Over the last four weeks, I have tracked:
Each one data collection has been bound by a sense of time in that each visualisation had a foundation in time (a time interval, or a day of the week). The visualisations have been structured, used common symbols, and included the elapsed time interval to show progression through the week.
From a personal perspective, the data that I collected reinforced what I already knew about myself… and along the same lines, the visualisations highlighted aspects of my personality. The largest observation is that completing these visualisations became a moment of pause and self reflection. In those moments of reflection, the data points in context became more personal than what I could have imagined.
This reflection, especially around my own personality shining through in the visualisation, comes as a direct result of sitting with the data and producing the visualisation by hand. The phone usage data that I analysed through my iPhone dashboard did not have the same personality. It was simplified down to standard charts and graphs. The data could have been anyone’s data. In a way, I became was anonymous when looking at that dashboard, even though one could argue that a phone is now one of life’s most personal possessions.
Over the course of time (and the introduction of technology), we have been desensitized by continuous streams of statistics and data. This desensitisation likely only makes us pause to think ‘huh, that’s interesting/sad/exciting/etc‘ for a split second, but rarely forces us to take in the true meaning or impact of the data.
COVID-19 is the harshest daily reminder of this. Since January 2020, we’ve had a continuous stream of data points related to COVID-19. At first, fear increased alongside the case count and number of deaths. Everywhere you looked in the media, there was a story of someone’s daughter, son, wife, husband, parent, grandparent, teacher, or colleague. Today, 13 months later, we see a significantly lower amount of these personal stories and we have become desensitised because we had to find a way to cope and continue.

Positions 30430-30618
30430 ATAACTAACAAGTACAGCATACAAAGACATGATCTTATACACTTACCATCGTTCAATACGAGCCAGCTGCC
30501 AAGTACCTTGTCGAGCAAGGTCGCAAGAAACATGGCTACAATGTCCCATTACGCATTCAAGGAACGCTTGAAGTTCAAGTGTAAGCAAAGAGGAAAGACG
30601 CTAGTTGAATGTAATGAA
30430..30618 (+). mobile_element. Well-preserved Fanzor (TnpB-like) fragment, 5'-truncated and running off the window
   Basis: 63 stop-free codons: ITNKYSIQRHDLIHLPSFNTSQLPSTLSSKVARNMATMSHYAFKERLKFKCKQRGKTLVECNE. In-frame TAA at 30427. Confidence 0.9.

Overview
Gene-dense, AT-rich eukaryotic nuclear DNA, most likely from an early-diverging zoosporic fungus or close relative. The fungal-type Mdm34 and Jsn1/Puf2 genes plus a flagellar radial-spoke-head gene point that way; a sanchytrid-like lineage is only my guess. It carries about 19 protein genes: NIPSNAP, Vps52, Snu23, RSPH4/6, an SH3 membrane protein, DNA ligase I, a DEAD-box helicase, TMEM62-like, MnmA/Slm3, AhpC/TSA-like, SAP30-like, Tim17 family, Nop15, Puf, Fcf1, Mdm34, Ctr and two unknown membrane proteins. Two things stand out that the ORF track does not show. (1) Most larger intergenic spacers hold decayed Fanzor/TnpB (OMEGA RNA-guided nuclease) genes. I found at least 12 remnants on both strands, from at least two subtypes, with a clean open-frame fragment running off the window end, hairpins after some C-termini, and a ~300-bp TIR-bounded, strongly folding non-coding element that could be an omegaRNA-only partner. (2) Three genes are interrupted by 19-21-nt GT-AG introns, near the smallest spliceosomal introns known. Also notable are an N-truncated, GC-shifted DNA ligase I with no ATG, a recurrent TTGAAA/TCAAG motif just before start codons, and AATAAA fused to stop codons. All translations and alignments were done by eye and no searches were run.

The readings for Block 1 have highlighted that when it comes to the relationship between data and learning for students, it’s vital to collect and provide data that will demonstrate learning. Our discussions on Twitter demonstrated that many questions around learning analytics force us back to the question – “how do we define ‘learning’?” We’re reminded that the definition of learning is multi-faceted and the data collection intimately linked should serve a purpose. As highlighted by Bulger (2016), the collection of, and use of, student data may infringe upon the student’s right to privacy. Additionally, we also have to consider that a data point may highlight that a student grasped a concept, but only in context.
For example, a student may have answered a multiple choice question correctly, but without evidence, will we know if the student answered correctly, or guessed correctly? Submitting calculations to a maths question is easy proof, but proof of understanding the theme of a novel, or having emotional intelligence is not an easy task.
If a student is using data-driven technology and happens to guess right several times in a row, this may lead them down a path that was not intended. We have to ask if the technology includes the ability to course correct, and if so, how easily (or quickly) can it do so? Which data points in this scenario would help identify the need to course correct? These would necessarily not be the same data points as the ones collected to prove understanding or learning of a concept.
Bulger, M. 2016. Personalized Learning: The Conversations We’re Not Having. Data & Society working paper. Available: https://datasociety.net/pubs/ecl/PersonalizedLearning_primer_2016.pdf